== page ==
In contrast to its current subscription season, the Segal Centre for Performing Arts is sticking fairly closely to the classics in its main stage theatre offerings next year.
The 2013-2014 season, unveiled on March 21, will open in September with the Broadway musical comedy Ain’t Misbehavin’. Montreal theatre veteran Roger Peace will direct this tribute to Fats Waller and the golden age of jazz in 1930s Harlem.
Peace directed the Segal’s most recent well-regarded production, The Mahalia Jackson Musical, starring Ranee Lee.
Ain’t Misbehavin’ is being put on with Copa de Oro Productions, whose CEO, Allan Sandler, observed that he and Peace happily returned to the Segal this year after a two-decade hiatus.
Shakespeare will return to the Segal main stage after a long absence when Othello is presented in November, directed by Alison Darcy, her first play in the big theatre. Darcy has earned acclaim for her artistic direction of Scapegoat Carnivale Theatre, currently a resident company at the Segal.
She has cast her father, Maurice Podbrey, founding artistic director of the Centaur Theatre, as leading lady Desdemona’s father Brabantio.
The 78-year-old Podbrey has accepted the relatively minor role with grace and, as he bantered with his daughter, recalled that he had cast her many years ago in a less-than-stellar part in a children’s play.
The title role in this 10-member cast Scapegoat co-production will go to Montreal actor Andrew Moodie.
“Andrew will be magnificent,” Podbrey said. “I saw Paul Robeson play Othello at Stratford a hundred years ago, and he will be every bit as good.”
Anton Chekhov’s The Seagull will be at the Segal for its 2014 opener in February. This is the world premiere of a new version, set in the Eastern Townships in the 1970s, adapted and directed by Peter Hinton, former artistic director of the National Arts Centre’s English theatre division. It will star two top Canadian actors, Lucy Peacock and Diane D’Aquila.
The Segal’s artistic producer Paul Flicker – “with no small amount of terror” – will make his directorial debut with the next production, a return to modernity with David Mamet’s Glengarry Glen Ross in March.
This dark comedy about four cut-throat Chicago real estate agents will feature such local talent as Graham Cuthbertson, Mike Paterson and Andrew Shaver.
The next play has a similar theme about the consequences of unbridled corporate ambition. Top Girls by the British Caryl Churchill (the creator of the contentious playlet Seven Jewish Children: A Play for Gaza) opens in April 2014. Directed by Micheline Chevrier (making her Segal debut), Top Girls’ all-female cast looks at the price paid by a successful woman and is set in Margaret Thatcher’s Britain.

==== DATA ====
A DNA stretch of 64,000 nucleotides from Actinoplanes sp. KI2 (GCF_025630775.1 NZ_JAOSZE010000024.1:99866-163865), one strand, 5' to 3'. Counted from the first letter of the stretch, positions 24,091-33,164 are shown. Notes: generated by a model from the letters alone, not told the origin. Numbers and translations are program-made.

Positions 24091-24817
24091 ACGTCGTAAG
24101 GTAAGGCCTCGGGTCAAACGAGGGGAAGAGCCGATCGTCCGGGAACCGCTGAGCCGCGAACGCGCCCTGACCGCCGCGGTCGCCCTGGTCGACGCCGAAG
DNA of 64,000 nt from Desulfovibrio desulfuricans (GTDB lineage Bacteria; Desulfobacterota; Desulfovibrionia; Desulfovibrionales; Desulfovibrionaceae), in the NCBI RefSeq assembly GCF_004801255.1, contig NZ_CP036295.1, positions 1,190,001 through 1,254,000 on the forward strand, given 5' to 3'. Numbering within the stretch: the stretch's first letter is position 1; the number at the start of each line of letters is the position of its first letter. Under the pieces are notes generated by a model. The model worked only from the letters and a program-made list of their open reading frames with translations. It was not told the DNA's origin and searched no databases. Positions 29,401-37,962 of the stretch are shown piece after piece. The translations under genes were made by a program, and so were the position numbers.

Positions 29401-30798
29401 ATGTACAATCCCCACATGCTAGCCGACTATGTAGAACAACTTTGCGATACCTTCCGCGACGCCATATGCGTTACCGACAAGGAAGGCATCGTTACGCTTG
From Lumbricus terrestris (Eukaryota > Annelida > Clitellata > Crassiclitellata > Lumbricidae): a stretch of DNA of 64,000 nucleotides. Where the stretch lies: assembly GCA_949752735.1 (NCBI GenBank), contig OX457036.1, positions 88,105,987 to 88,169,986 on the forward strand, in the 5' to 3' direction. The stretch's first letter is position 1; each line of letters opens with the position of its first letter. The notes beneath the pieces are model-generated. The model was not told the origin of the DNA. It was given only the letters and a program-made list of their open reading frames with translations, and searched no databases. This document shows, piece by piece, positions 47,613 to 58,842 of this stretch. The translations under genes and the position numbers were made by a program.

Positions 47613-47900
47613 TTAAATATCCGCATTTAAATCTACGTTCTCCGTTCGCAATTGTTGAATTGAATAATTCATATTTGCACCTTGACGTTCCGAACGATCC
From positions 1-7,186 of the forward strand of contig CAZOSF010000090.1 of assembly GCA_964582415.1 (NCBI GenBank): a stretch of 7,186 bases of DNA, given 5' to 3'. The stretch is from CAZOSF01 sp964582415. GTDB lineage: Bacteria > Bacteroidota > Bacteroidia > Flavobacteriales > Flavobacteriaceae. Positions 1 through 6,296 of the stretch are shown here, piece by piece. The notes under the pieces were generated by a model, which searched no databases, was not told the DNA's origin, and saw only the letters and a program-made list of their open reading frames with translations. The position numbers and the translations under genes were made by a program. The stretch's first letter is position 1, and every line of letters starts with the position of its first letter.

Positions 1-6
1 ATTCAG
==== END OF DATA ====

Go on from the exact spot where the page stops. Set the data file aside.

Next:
The season concludes with the Dora Wasserman Yiddish Theatre’s reprise from some 15 years ago of its musical The Apprenticeship of Duddy Kravitz in June 2014, with English and French supertitles.
“Mordecai Richler attended the original production and gave it his blessing, and we will dedicate this one to him,” said Bryna Wasserman who will co-direct with Rachelle Glait. Tribute will also be paid to the memory of Dora Wasserman on the 10th anniversary of her passing.
Wasserman, the Segal’s former artistic director, was back in town from New York where she is executive director of the Folksbiene Yiddish Theater.
“It’s good to be back home,” said Wasserman, who received a standing ovation. “There is great talent here; you don’t have to go anywhere else.”
The Segal’s second performance space, the Studio, will be the venue for five productions by independent companies next season, with three for young audiences.
They are: Sedna: Goddess of the Sea, a Tableau D’Hôte Theatre production based on a northern aboriginal folktale; Bhopal, a Teesri Duniya Theatre production by its artistic director Rahul Varma, about the 1984 Union Carbide pesticide plant explosion in India that killed at least 20,000 people (this is this the social justice-oriented theatre’s first association with the Segal); Dreaming Now, a Youtheatre Production (which is also a newcomer to the Segal), starring Jeremy Segal and aimed at audience aged seven to 12 years; the Black Theatre Workshop’s The Meeting, intended for those 12 to 17 years old, which imagines an encounter between differing civil rights leaders Malcolm X and Martin Luther King Jr.; and Greg MacArthur’s new Horror Story, also from Youtheatre, a murder mystery for teens.
The Segal will also offer varied musical programming in 2013-2014. Its six-concert Power Jazz series opens in September with legendary pianist Oliver Jones, and later features animated movie Les Triplettes de Belleville composer Ben Charest.
The Bravo series comprises four broadly defined classical music concerts, and the Women of the World series returns for a fourth year to showcase Quebec female singers.
The dance programming will all be free of charge, and once again includes the choreographer-in-residence program with Danse Danse, which allows emerging artists to obtain audience feedback to their works-in-progress.
Other local dance companies will perform under a partnership with the City of Montreal.
The I Love Yiddish series will return for a third season (the schedule will be announced in the fall), and the Hebrew Theatre of the Jewish Public Library, founded by Nitza Parry and Yael Feingold, will mount its annual production of contemporary Israeli plays at the Segal.
Chief executive officer Manon Gauthier stated that the Segal today is “one of Quebec’s only multilingual and multidisciplinary performing arts centres… proudly rooted in this community, yet open more than ever.”